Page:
That's part of it. The other part is deciding what event needs to be translated. Is it the emission of light from the observed object? From when? Or is it the arrival of the light emitted from the observed object, and again, from when?

    http://imgur.com/DdGVF" [Broken] The triangle on the left is moving up. The one in the middle is the user. The user is moving down. The one on the right is stationary. Each has a crude clock drawn over it, but they're a little hard to see. Before taking the screenshot, the user went far up, then back, so the one on the right has observed more time passing than the user.

    The dim triangle to the left is where the triangle on the left "actually" is, rather than where it appears to be to the user.

    Then maybe special relativity isn't sufficient for what I want. I'd like to show what the user would actually see. The "camera", so to speak, has to follow the user. I don't want the user to be able to see events before the light from the event would actually reach them.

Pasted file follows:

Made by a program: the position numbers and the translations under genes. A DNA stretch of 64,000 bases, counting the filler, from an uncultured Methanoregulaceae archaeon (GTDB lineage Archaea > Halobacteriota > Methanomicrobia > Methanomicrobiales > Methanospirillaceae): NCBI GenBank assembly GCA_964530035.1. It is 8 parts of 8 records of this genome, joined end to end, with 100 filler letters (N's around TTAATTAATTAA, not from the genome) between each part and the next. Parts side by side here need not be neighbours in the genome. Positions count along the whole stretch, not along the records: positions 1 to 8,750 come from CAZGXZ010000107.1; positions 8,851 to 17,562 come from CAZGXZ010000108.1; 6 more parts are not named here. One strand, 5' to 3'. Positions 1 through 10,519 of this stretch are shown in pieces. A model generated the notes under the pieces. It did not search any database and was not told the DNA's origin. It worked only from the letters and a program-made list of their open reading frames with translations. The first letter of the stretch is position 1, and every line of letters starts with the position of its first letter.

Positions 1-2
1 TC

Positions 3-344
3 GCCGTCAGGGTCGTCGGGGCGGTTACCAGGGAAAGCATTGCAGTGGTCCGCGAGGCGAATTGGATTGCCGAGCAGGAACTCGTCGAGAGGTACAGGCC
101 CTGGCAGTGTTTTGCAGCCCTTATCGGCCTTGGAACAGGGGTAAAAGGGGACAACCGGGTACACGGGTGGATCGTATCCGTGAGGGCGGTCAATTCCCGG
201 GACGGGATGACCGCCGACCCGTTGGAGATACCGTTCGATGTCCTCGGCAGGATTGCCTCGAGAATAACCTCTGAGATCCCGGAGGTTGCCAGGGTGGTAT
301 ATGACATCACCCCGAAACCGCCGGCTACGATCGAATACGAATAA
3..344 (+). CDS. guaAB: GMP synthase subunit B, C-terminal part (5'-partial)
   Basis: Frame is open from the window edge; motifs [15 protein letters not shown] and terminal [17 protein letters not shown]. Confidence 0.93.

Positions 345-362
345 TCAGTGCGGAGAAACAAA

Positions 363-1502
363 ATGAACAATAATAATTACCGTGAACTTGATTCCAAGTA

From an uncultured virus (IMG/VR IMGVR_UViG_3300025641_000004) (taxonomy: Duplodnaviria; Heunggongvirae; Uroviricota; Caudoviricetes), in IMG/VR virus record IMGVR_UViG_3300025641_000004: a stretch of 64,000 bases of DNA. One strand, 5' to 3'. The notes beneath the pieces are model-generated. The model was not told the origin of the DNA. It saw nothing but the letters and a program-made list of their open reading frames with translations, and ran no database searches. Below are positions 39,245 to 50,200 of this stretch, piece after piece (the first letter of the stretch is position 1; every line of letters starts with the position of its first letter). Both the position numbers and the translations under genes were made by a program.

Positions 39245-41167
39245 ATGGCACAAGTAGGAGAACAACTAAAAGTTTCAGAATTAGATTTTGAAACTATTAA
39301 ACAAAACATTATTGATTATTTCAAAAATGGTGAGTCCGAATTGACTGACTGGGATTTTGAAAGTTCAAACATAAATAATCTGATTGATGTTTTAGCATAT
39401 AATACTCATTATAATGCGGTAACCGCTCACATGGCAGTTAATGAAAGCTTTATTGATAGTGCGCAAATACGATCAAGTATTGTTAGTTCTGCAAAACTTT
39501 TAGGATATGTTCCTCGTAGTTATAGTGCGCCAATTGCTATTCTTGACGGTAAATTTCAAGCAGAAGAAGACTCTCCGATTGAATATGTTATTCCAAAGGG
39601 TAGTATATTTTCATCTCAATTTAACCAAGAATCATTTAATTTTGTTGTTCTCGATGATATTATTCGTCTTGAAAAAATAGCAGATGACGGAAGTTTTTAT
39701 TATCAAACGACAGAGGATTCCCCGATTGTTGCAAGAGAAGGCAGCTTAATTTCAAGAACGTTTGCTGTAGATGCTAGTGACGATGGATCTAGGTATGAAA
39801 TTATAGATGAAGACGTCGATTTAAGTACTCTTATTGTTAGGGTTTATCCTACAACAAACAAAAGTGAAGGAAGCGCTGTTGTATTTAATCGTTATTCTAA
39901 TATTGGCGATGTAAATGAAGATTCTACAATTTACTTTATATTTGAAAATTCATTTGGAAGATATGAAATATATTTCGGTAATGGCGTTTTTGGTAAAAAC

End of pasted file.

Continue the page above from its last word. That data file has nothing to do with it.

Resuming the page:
Last edited by a moderator: May 5, 2017
  7. Nov 1, 2011 #6

    ghwellsjr

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    When you say you'd like to show what the user would actually see, I think of the kind of video game where you never see yourself, the display depicts what you would actually see with your eyes, as if you were wearing a videocam on your forehead.

    But that's not what you presented in your screenshot. That depiction is like some of the really old video games like asteroids where you saw yourself and your surroundings and if you fired a missle at something, you could watch its trajectory and you could easily determine how fast it approached the target and how close it was getting to the target. But that's not what a user would see watching a missile. He would only see the missle in the middle of his field of view getting smaller and smaller until it impacted the target.